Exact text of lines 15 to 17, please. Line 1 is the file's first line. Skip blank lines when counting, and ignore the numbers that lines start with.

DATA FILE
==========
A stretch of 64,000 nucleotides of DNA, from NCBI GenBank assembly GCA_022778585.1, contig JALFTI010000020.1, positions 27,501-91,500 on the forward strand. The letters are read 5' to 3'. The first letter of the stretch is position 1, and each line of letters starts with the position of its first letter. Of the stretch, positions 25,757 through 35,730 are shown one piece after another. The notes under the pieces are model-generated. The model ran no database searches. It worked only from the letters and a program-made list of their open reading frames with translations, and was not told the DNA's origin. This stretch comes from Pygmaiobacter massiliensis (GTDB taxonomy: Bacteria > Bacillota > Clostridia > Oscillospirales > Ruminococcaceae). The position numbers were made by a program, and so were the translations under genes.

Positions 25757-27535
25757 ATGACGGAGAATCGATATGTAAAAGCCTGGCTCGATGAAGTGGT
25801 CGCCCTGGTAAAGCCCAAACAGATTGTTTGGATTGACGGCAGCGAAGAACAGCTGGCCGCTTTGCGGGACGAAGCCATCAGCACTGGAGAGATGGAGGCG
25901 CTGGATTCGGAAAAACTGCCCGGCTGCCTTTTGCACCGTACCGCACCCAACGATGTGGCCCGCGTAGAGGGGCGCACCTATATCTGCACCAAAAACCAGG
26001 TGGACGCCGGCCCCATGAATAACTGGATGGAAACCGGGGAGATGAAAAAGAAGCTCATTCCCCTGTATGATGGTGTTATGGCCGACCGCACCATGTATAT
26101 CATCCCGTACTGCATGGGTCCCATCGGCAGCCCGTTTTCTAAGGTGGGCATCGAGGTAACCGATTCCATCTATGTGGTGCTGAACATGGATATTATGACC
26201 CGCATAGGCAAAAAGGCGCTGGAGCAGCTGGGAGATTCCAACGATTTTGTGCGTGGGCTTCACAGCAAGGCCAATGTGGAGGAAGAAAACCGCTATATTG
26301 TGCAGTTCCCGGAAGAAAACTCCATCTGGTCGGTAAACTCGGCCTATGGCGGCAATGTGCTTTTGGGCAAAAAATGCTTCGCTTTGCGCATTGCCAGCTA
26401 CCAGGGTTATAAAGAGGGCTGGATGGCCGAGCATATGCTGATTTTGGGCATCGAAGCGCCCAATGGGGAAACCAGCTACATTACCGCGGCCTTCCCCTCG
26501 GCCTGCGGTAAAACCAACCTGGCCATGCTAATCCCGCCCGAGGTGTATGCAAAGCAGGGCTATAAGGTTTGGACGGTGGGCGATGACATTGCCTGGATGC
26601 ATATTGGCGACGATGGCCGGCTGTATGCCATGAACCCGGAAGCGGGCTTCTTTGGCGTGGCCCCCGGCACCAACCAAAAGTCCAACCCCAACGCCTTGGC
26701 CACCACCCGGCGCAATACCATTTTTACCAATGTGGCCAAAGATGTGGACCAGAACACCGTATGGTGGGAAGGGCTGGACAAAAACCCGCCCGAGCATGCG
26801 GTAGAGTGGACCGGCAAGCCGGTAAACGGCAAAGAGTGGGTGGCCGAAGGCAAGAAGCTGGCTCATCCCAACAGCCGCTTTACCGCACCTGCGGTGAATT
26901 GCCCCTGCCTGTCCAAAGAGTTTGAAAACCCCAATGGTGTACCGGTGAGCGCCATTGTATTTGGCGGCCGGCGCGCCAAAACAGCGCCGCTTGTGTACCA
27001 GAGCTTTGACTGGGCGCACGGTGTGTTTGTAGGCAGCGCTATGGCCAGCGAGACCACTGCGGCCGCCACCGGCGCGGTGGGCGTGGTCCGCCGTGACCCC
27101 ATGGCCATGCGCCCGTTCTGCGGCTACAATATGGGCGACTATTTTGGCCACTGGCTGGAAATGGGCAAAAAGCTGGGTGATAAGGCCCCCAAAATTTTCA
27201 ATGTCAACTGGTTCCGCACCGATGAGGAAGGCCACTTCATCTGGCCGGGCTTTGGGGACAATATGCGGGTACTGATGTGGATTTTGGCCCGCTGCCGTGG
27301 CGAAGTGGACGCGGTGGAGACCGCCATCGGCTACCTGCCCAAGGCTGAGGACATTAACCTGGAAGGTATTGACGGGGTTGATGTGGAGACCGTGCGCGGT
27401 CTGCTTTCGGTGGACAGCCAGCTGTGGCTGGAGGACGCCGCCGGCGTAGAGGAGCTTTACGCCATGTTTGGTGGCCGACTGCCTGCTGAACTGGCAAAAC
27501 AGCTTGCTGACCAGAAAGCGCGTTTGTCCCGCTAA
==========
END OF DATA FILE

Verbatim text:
26901 GCCCCTGCCTGTCCAAAGAGTTTGAAAACCCCAATGGTGTACCGGTGAGCGCCATTGTATTTGGCGGCCGGCGCGCCAAAACAGCGCCGCTTGTGTACCA
27001 GAGCTTTGACTGGGCGCACGGTGTGTTTGTAGGCAGCGCTATGGCCAGCGAGACCACTGCGGCCGCCACCGGCGCGGTGGGCGTGGTCCGCCGTGACCCC
27101 ATGGCCATGCGCCCGTTCTGCGGCTACAATATGGGCGACTATTTTGGCCACTGGCTGGAAATGGGCAAAAAGCTGGGTGATAAGGCCCCCAAAATTTTCA